A Mormon who several months ago was excommunicated by the church, Potter says his fundamentalist reading of the Scriptures convinced him that a "celestial marriage" can be fulfilled only by taking multiple wives. He contends he's just trying to model his life after the Old Testament's Abraham, Jacob and David, all of whom had more than one spouse. Early Mormon-ism encouraged polygamy, but the church banned the practice in 1890 under pressure from the federal government. The antipolygamy provision in the state constitution was adopted before Utah was allowed to become a state in 1896.
Since filing his suit earlier this year, Potter, a conservative who doesn't drink, smoke or swear, has become a spokesman for polygamists (there are believed to be about 1,800 multiple-marriage households in Utah and the Western states). Potter, in a quiet, earnest voice, explains, "I was placed in a position where I either had to speak out or bend completely to the machine working out there where it's fine and dandy to commit adultery or fornication but where a polygamist is guilty of a third-degree felony." (If Potter's suit fails and he is prosecuted for polygamy, he could face a maximum of five years in prison.)
Meanwhile, Roy's unusually extended family has drawn even closer together during the crisis. His wives, who call him "the patriarch," have taken jobs—Denise, 30, as a waitress, Joanne, 31, as an inventory control specialist, and Mary, 26, as a secretary. All praise their family situation and the way they are raising their children.
Denise, mother of four of Roy's children, married him in 1972 on the assumption it was just two for the road. Then, in 1980, Roy felt moved by the spirit to wed Joanne as well. "I was very well prepared for it by studying the Scriptures and the writings of [Mormon founder] Joseph Smith on polygamy, so it was a series of small shocks rather than a big one," Denise claims. "But even though some inspiration from Heaven says this girl belongs in your family, I still have to get to know her." To become better acquainted, Denise, Roy and Joanne went as a trio to church events, picnics and even on a Montana vacation before the wedding.
Roy married Mary last May. Originally the three women lived in separate residences, with Roy shuttling among them. Now, with money tight, Mary has moved into the three-bedroom main house with Denise, while Joanne lives in a nearby apartment. The house is sparsely furnished, the living room dominated by a picture of Jesus praying. The entire family gets together for Sunday dinners.
The wives refer to each other as "sister-wives" and claim they give each other spiritual, as well as domestic, support. "When I have a hurt in my heart or in my mind, I know my sister-wives will understand," says Joanne.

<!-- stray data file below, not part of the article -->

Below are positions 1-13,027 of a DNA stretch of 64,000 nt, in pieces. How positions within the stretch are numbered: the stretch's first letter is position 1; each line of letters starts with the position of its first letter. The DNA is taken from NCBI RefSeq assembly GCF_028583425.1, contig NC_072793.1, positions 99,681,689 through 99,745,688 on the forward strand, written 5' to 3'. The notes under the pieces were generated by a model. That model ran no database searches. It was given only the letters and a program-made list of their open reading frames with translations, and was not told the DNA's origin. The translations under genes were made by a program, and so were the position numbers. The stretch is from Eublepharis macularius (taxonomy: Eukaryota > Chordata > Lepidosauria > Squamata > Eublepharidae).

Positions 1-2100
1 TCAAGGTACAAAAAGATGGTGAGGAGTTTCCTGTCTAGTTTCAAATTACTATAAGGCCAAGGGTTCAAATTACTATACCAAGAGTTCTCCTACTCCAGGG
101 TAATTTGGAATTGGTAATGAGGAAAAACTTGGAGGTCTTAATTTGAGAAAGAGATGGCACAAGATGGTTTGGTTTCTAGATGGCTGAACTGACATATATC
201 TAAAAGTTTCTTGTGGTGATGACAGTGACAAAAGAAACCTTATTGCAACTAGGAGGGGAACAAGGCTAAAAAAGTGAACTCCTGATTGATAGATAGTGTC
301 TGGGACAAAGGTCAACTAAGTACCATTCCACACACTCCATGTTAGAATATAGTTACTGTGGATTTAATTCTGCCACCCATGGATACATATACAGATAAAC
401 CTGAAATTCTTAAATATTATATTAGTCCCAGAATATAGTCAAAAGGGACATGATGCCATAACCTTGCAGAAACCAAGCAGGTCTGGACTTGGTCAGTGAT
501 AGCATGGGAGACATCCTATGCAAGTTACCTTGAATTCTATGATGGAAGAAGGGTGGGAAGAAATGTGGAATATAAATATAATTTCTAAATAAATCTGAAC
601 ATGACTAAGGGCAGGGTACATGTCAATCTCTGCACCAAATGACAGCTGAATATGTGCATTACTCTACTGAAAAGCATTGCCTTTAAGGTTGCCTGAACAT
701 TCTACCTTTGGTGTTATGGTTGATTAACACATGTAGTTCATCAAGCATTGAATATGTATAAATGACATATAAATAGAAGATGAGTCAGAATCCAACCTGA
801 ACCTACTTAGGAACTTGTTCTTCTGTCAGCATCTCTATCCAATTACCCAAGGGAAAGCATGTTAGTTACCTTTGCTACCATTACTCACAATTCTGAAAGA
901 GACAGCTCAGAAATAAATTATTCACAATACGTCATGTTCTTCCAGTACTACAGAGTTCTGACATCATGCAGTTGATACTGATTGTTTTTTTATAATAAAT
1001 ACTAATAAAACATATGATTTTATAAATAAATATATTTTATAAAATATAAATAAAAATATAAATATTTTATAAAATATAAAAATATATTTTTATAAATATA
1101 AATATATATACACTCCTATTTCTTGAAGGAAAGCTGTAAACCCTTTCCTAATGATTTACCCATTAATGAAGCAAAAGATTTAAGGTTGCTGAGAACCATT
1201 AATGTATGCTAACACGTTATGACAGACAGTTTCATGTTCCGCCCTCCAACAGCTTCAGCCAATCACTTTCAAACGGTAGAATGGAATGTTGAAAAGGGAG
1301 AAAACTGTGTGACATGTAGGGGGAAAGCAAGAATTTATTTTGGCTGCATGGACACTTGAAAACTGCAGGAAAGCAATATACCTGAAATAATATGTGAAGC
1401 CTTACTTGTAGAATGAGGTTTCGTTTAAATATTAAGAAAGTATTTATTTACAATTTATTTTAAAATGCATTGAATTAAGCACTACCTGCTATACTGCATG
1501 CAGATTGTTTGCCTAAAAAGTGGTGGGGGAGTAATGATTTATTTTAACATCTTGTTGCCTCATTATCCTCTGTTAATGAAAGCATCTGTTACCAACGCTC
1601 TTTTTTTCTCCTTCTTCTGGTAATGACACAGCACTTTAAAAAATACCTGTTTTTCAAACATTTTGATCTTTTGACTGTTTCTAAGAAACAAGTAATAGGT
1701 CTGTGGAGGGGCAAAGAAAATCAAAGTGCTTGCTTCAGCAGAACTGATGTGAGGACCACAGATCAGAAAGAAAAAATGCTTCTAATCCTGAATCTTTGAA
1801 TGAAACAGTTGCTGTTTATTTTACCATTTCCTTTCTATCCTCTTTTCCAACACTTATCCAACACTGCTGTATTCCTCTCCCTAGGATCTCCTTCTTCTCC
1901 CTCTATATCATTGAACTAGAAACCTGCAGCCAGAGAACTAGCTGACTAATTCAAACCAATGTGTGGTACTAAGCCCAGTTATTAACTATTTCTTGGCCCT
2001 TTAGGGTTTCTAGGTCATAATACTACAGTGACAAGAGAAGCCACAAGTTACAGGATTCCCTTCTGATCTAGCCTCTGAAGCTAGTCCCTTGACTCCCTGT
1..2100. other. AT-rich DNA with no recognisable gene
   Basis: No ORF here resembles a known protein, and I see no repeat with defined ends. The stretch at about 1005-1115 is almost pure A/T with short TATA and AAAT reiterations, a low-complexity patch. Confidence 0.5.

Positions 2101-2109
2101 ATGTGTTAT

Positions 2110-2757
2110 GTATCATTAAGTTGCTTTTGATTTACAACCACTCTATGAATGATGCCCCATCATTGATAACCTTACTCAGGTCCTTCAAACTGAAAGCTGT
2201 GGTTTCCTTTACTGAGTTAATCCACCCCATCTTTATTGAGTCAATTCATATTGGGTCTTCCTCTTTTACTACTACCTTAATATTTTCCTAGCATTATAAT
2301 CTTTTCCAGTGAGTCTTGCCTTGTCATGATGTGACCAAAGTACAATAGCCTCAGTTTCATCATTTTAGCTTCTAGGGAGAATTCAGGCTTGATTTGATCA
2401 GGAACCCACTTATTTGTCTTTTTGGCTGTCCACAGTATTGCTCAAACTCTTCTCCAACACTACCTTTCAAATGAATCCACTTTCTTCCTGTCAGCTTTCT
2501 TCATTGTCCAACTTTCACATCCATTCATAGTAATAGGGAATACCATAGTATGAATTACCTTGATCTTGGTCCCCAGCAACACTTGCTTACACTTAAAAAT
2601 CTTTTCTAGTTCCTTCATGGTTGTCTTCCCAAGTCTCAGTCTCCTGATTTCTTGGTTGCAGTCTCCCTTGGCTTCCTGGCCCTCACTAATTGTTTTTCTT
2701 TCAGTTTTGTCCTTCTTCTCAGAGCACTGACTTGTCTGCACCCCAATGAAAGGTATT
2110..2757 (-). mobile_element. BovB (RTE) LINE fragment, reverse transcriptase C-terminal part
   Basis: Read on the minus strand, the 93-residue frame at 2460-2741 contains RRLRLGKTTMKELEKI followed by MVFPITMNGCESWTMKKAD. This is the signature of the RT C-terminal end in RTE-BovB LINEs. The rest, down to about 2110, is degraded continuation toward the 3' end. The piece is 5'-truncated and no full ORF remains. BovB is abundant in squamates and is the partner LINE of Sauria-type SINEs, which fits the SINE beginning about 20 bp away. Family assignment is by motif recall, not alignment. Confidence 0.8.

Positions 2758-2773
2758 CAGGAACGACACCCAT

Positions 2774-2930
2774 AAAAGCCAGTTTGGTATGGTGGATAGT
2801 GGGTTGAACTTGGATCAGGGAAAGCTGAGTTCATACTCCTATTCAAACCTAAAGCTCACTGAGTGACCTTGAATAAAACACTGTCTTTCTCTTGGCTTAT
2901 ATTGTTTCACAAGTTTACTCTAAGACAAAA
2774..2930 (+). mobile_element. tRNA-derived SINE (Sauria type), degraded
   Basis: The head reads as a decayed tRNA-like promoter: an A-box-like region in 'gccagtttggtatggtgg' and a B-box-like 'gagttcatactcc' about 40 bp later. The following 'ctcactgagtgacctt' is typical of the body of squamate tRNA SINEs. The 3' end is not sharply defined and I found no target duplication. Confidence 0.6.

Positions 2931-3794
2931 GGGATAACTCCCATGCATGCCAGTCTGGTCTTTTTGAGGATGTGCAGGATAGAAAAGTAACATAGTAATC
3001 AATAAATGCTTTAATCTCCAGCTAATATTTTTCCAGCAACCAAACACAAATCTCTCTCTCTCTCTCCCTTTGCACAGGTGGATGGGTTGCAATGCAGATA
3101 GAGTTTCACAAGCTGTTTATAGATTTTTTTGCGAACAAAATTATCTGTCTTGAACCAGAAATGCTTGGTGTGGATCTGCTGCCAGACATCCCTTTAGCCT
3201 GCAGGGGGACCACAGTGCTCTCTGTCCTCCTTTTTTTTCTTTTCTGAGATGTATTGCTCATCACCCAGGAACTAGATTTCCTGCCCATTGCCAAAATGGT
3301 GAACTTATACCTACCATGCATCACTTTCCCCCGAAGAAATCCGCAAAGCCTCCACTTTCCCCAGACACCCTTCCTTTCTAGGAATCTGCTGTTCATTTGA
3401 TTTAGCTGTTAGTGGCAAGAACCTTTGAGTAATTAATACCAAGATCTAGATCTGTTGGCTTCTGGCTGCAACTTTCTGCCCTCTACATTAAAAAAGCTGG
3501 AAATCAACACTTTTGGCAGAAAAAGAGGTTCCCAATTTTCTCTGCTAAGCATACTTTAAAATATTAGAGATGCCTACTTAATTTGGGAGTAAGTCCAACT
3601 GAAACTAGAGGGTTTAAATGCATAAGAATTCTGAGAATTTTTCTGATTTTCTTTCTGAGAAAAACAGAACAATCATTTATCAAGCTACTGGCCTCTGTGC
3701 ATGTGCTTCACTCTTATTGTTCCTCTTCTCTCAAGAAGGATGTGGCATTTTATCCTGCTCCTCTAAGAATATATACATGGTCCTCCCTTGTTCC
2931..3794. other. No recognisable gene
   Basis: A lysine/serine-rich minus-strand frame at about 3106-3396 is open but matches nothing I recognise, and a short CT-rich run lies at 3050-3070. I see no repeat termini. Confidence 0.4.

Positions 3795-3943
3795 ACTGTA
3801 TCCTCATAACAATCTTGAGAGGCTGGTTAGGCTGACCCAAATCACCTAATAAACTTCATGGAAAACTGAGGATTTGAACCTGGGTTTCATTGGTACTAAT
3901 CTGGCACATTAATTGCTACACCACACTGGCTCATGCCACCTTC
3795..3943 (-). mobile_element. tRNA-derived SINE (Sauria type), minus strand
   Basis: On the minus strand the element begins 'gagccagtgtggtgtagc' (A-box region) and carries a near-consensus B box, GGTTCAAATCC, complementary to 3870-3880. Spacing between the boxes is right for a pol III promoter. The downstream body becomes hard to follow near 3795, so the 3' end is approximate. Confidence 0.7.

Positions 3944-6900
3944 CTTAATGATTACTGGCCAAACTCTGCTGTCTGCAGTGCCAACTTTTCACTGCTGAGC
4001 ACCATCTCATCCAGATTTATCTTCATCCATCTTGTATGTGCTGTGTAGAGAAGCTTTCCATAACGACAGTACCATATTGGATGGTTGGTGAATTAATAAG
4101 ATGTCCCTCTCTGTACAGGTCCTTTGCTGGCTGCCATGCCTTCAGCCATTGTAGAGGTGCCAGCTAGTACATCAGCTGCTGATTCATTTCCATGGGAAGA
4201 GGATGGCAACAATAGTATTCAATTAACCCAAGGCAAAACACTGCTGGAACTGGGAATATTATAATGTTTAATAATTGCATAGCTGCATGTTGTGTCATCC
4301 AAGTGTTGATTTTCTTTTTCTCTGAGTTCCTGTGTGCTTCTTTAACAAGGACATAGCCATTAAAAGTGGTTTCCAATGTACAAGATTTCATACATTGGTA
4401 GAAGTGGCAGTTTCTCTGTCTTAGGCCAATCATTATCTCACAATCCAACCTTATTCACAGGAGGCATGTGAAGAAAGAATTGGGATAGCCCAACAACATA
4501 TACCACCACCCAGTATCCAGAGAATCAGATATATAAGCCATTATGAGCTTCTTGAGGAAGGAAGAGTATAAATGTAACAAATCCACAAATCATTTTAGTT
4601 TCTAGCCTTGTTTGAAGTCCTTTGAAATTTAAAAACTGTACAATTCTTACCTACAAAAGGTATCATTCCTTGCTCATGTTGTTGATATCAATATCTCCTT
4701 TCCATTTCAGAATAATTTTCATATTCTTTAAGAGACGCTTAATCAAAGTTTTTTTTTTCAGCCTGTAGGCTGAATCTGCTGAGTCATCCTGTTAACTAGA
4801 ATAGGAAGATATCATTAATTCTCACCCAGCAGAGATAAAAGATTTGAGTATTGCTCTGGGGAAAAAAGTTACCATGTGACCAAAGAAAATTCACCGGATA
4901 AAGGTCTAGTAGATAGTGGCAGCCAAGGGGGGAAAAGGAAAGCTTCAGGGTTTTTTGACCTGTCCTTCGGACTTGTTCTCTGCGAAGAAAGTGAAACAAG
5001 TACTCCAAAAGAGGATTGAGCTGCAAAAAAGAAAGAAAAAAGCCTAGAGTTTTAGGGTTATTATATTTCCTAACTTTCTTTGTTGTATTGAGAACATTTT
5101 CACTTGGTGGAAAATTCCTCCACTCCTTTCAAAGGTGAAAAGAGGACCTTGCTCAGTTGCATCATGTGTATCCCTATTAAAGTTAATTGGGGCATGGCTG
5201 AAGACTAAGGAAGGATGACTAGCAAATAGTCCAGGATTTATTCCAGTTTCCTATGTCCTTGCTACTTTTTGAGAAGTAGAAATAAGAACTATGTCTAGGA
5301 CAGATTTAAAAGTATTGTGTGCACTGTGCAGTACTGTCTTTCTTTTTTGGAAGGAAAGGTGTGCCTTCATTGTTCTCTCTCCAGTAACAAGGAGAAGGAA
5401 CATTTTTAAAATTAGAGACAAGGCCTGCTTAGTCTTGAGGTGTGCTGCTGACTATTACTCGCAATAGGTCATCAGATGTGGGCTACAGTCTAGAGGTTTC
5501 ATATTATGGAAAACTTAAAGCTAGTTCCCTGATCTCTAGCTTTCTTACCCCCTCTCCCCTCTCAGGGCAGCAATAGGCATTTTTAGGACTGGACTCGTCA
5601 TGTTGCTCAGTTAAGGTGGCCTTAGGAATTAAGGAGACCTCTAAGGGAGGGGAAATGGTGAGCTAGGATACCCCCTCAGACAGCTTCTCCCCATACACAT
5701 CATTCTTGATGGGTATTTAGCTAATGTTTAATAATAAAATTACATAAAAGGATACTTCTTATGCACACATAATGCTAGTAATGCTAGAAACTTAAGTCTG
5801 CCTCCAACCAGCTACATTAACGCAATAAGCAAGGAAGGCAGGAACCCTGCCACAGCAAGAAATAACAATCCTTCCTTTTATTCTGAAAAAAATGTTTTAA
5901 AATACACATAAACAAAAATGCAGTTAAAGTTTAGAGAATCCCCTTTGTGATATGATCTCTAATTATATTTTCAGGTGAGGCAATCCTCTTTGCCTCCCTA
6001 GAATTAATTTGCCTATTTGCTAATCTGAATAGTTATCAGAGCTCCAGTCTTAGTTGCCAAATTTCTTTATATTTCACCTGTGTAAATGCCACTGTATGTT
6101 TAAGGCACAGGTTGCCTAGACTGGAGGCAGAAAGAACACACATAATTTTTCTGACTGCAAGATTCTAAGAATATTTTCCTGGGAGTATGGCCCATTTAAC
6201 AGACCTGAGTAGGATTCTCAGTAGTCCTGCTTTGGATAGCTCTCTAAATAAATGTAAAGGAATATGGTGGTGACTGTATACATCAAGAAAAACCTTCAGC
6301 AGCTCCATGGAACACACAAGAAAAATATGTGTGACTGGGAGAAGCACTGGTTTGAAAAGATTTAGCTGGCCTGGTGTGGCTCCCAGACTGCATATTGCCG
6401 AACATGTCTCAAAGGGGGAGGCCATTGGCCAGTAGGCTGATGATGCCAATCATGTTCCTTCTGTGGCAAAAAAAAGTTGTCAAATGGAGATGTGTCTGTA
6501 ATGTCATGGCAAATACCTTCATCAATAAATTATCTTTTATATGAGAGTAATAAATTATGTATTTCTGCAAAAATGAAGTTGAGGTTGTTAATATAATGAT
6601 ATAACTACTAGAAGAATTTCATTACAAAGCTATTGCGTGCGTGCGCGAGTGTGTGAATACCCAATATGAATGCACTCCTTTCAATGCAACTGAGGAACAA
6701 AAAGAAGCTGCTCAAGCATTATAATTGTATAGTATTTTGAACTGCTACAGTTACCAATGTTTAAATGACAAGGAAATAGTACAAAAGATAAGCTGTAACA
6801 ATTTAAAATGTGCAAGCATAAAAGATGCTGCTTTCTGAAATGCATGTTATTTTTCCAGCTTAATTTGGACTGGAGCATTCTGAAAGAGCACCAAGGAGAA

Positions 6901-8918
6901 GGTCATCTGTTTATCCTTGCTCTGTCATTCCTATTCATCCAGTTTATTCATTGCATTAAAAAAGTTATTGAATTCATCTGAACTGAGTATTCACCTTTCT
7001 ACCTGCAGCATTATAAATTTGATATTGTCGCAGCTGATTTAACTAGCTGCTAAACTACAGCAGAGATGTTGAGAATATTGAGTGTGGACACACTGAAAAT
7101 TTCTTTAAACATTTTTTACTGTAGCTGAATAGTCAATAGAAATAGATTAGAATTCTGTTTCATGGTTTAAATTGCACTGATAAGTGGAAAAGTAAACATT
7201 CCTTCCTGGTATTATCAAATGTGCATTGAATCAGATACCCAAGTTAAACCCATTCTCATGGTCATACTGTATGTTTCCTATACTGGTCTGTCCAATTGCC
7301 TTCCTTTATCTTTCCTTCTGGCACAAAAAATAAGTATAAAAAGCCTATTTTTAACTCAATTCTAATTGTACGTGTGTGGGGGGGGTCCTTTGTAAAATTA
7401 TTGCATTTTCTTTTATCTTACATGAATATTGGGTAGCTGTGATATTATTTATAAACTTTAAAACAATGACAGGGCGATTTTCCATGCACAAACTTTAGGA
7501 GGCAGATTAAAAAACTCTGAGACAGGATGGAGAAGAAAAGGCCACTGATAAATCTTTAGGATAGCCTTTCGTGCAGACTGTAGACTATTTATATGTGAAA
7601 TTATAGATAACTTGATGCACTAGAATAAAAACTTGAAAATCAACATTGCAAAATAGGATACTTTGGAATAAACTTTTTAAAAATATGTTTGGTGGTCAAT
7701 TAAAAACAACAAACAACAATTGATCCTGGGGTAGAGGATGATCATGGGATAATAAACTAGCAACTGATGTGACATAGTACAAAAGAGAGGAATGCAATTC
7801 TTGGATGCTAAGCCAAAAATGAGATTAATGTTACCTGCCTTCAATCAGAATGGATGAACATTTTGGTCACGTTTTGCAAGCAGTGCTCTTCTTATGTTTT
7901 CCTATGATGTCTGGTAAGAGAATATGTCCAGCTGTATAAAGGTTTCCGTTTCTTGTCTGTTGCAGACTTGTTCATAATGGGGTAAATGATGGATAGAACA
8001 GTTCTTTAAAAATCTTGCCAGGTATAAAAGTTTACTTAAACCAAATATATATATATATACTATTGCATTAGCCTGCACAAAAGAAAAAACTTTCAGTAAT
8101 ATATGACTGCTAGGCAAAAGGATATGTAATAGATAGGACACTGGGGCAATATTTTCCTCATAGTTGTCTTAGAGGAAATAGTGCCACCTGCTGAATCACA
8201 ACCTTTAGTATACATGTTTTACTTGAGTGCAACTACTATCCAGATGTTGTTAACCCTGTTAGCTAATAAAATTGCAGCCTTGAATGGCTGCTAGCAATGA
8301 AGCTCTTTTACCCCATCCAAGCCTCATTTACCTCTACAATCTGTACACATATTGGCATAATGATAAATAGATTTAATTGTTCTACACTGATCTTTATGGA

They admit to squabbles over how to spend money and whose turn it is to watch the kids or do the dishes, but they never fight over Roy. "When I feel jealous of Denise or Mary—or of Roy—I'll try to work it out with the person I'm jealous of. I'll say I feel this way and that I know the other person can help me," says Joanne, as her two sister-wives nod assent.
Potter is genuinely troubled that some may mistake his religious convictions for promiscuity. Although he spends a night with each wife on a rotating basis, he is horrified—as are the wives—by suggestions that they might all squeeze into the same bed or practice other forms of sexual arithmetic. "Oh, no, no, no! I don't do that," he says in shock. "It's not godly," says Joanne. "It was never taught in the Bible, and it's punishable by God." Adds Roy, "Our understanding is that God does not have just one kingdom, but several, and He visits each of those kingdoms in their times and seasons. And that's how we looked at it with the wives; I visit them when it's each one's time and season." The wives say it can be a relief to have a night off from Roy. As Joanne puts it, "It's nice to have the bed all to yourself." Roy, in turn, says he sometimes skips out on all three wives, heading for the hills to camp and read the Scriptures. "There are times when I just want to be out and all by myself," he explains.
Will there be any more Mrs. Potters soon? Roy admits it's a possibility, smiling. "I don't know how many I can handle."
If Royston Potter has his way, he won't have to keep pushing a broom for a living just because he has three wives sweeping up at home. Potter, 30, turned to janitorial work to support his wives and five children (with two on the way) after he was fired last year from his suburban Salt Lake City policeman's job for polygamy. His situation may be the stuff of jokes for some and a cause of outrage for others, but for Potter it's a very serious matter. He now is suing for reinstatement in his job, charging that the dismissal violated his right to privacy and that the Utah statute which prohibits plural marriage violates the federal constitution.